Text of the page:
[intro]The writer began her media career at the age of 17. She is now an honoured journalism fellow, lecturing at many institutions including the Media 24 Journalism Institute.[/intro]
The Pioneers section of The Journalist fascinates me. Why? It resonates with my world as a media practitioner. By all accounts I am an accidental journalist. Many black intellectuals became journos through force of circumstance.
The Pioneers section takes me back to the innocent age of 17, when I wrote my first publishable piece. A letter to the editor to the Sowetan. When I first saw my contribution in print, accompanied by the then editor-in-chief’s Dr Aggrey Klaaste’s response, I felt honoured. I was instantly catapulted into the world of social commentary. My 120 word piece was decrying the inhumane manner in which necklace victims suffered at the hands of the perpetrators and onlookers who stood by helplessly, unintentionally becoming accessories.
My account of that experience made a call to action to the publisher to play a mediatory role. By this time I had repeated matric twice due to the unrest. I Had had two experiences with mob psychology and a brush with mob justice. On both occasions, while sitting for Accounting and Afrikaans exams respectively, our question papers were violently ripped out of our hands and burnt to ashes, in our witness. It was horrible. Anyone who ever resisted was assaulted along the way. So, I took refuge in my own arms. A pen and paper vented my frustrations.
Later on, when a friend introduced me to an entertainment editor at the Sowetan, I was given an opportunity to experience life in the typewriter era newsroom. Aggrey Klaaste who was an icon of peace brokering at the time, took me under his wing. My regular visits to his office opened me to a wealth of the political and economic history of the media. It introduced me to a class of African intellectuals who pioneered the resurgence of the early black press.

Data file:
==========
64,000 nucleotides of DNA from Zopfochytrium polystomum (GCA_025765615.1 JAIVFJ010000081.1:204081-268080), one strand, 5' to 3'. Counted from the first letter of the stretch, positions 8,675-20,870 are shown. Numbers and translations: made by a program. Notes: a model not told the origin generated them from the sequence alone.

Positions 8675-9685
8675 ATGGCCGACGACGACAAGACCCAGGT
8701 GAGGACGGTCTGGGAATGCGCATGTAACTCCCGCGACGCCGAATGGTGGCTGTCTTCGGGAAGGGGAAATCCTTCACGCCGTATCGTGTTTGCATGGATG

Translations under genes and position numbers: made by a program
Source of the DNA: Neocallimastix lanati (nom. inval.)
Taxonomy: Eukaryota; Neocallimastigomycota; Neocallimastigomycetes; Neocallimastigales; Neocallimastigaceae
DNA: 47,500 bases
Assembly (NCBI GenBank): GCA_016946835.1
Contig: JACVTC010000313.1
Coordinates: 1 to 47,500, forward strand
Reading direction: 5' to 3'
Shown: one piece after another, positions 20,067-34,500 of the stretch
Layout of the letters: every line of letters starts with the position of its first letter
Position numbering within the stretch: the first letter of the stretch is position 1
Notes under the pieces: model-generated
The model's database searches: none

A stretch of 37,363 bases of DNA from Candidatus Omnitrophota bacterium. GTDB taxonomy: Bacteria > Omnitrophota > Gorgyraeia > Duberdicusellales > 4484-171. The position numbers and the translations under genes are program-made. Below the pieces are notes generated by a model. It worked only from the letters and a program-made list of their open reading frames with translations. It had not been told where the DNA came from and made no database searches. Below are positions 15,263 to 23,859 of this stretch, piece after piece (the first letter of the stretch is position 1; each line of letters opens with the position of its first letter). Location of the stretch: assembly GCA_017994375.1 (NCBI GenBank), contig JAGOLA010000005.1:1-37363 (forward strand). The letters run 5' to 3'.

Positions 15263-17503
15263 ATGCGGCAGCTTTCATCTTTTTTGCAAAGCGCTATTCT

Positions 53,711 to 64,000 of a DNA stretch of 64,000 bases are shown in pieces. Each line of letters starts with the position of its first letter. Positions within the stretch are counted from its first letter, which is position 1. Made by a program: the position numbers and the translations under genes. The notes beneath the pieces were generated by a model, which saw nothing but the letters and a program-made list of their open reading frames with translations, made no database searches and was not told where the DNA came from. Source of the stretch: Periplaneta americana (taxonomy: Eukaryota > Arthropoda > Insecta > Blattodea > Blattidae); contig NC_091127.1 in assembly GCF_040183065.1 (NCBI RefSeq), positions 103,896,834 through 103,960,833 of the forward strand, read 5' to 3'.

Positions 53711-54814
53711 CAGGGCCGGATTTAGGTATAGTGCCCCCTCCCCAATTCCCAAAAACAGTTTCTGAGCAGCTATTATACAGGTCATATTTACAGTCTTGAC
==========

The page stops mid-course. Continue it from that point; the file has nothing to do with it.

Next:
Klaaste’s impeccable storytelling ability consistently drew me to his office where I would find him in the company of his peers such as veteran Poet Don Matera. During their intellectually charged conversations I would harvest a list of African press pioneers.
1840s Black Press
The black press emerged in the mid-1840s and was influenced by the missionary colonial education. This era produced giants such as Tiyo Soga, the first black literary figure, co-translator of the Bible and Pilgrim’s Progress into Xhosa. Soga was associated with the magazine Indaba (1846) whose object was to stimulate the study of English amongst Africans. In Soga’s words the newspaper would help stabilise society. In between there were many other publications that were controlled by missionary or European influence.
The transition between the colonial missionary media and the emergence of the Independent Black Newspaper proprietors 1884-1932 showed signs of protest press by Africans. It was John Tengo Jabavu’s Imvo Zabantsundu that would break the mould in 1884. It would claim its place as the first independent black newspaper published in Xhosa and English. Allan Kirkland Soga and Walter Rubusana’s Izwi Labantu was a counter to Jabavu’s Imvo.